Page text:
Building psychological safety in teams and organisations is the cornerstone to progress.

We see this as a vital component in creating powerful cultures that enable teams to build their collaborative intelligence, fulfil their purpose and thrive.

For these reasons we welcome the recent corporate rush towards a focus on ‘Employee Experience’ EX.

But could it be that we’re in danger of throwing the baby out with the bathwater?

Recently Facebook has been pushing hard to get into the ‘connected business’ space. In their ‘Leadership Traits of Connected Companies’ report, they argue that EX needs to be at the heart of business strategy.

CEO’s, apparently need to transform into Chief Empathy Officers!

The most successful businesses in the world, they claim, see their most valuable asset not as their IP, their algorithm or their influence. It’s their people, ‘who show up every day because of what they do.’

(No shit Sherlock!)

They go on to say that businesses need to become ‘connected companies’ that cultivate purpose and belonging. Leaders need to demonstrate and embody honesty, authenticity, and transparency. They need to ‘embrace the vulnerability that’s inherent in connection’.

I’d like to argue that, welcome as the focus on EX is, there is a real risk in taking it too far.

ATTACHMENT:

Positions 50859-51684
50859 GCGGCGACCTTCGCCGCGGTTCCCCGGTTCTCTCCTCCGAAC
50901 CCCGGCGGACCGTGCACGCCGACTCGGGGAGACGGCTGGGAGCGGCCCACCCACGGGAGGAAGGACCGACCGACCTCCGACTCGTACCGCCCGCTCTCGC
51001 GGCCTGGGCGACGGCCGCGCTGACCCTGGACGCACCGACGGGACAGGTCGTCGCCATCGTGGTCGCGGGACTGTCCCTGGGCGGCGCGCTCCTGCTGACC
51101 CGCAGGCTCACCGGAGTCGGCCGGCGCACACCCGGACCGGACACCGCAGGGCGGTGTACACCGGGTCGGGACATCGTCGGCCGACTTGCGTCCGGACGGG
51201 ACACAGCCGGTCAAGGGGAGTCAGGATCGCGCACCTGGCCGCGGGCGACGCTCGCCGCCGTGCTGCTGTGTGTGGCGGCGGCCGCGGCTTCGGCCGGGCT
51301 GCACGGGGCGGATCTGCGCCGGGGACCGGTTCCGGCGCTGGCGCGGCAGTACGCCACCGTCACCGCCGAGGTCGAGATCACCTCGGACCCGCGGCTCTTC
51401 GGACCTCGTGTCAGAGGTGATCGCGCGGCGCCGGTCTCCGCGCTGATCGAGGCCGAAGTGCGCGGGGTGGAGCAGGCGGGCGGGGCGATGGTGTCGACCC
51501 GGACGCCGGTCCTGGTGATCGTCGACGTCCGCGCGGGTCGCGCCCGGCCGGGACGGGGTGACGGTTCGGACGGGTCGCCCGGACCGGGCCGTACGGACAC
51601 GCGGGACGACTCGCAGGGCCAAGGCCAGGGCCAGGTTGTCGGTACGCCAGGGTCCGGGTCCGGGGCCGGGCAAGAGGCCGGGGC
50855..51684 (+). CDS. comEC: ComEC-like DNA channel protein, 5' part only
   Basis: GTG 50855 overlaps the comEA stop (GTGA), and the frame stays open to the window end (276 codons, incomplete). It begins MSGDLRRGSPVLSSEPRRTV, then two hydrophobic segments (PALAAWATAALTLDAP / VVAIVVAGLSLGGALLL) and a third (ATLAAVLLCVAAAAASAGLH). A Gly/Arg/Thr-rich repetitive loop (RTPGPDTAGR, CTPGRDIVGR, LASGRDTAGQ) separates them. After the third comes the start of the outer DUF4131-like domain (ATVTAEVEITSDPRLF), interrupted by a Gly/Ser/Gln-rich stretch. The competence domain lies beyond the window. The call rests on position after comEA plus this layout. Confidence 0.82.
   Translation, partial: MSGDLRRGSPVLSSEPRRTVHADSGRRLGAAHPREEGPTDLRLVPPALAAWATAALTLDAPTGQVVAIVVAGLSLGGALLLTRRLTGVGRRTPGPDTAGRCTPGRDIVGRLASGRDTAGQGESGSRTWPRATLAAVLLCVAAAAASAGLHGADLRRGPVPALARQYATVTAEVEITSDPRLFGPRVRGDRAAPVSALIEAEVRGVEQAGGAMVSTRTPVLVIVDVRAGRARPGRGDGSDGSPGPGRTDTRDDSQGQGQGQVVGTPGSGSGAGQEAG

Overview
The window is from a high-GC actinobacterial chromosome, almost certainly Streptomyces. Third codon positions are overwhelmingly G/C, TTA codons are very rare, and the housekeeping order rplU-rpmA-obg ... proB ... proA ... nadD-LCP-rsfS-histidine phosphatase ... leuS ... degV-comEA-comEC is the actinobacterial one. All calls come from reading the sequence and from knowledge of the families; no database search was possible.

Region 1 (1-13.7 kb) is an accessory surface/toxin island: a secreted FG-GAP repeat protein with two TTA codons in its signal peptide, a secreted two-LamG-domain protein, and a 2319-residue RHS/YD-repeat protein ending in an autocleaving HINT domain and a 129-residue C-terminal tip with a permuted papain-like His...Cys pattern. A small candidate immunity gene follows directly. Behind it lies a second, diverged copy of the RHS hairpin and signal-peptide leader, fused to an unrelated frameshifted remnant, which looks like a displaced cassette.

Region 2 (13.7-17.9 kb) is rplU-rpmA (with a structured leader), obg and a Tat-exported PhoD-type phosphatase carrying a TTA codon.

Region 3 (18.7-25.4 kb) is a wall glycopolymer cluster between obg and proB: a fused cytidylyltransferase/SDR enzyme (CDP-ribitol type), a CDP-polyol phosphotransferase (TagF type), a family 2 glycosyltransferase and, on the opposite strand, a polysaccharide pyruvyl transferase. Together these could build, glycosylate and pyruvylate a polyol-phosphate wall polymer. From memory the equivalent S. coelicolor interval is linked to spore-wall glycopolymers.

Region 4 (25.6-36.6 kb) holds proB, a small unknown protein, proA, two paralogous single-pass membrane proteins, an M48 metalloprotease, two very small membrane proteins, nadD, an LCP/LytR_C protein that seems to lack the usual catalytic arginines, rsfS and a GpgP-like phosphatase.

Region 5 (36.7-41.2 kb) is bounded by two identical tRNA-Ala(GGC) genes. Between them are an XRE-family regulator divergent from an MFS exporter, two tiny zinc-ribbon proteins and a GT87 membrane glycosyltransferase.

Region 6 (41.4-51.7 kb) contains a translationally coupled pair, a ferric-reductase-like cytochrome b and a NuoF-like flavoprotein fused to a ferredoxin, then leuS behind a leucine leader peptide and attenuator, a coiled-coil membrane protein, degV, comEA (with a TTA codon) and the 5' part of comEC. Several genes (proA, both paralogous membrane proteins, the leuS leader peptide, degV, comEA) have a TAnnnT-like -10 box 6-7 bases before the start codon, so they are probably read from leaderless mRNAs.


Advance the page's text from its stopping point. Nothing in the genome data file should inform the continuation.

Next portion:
The ‘people first’ orientation could easily morph into a belief that ‘organisations are here FOR our people.’

Hard decisions which are required in service of the deeper purpose of the organisation could get ducked because of concerns about the impact on people EX.

Decision making could become subservient to focus groups, polls and pulse checks.

A bit like a populist politician with no real backbone, an organisation could be subject to the whims of the herd instinct of employees, ultimately losing their trust and perhaps even their business!

So in an emerging ‘post Covid emergency’ world, if the ultimate purpose of a business isn’t simply to maximise shareholder value or to ‘serve’ the whims of EX, what is it for?

Surely it is to balance a few key elements:

Doing The Right Thing’ – ‘How we contribute to making the world a better place’

For example, waking up to the Climate Emergency we all face.
If we are not diving deep into our conscience and challenging every aspect of the business model and practice we aren’t really taking it seriously.
As Frederik Laloux asks, ‘what is the evolutionary purpose of the business’?

‘Being Fully Myself’ – ‘Enabling a culture where everyone can be and give the best of themselves’.

To show up in their full creative glory, this is EX in action. A culture with high trust and high levels of psychological safety – when people feel able to be themselves, innovation, agility and wellbeing builds naturally.

‘Getting Things Done’ – ‘Making real progress, not just a talking shop’

A culture where the focus is on the urgency and excitement required for radical change and transformation to occur. People deeply want to get on with stuff and see change happen – they want to make their working lives matter.

So, we welcome the concept and the practice of EX, but more than that we welcome the real impact of ‘Doing the Right Thing’, ‘Being Fully Ourselves’ and ‘Getting Things Done’.

How are you using EX to deliver your purpose?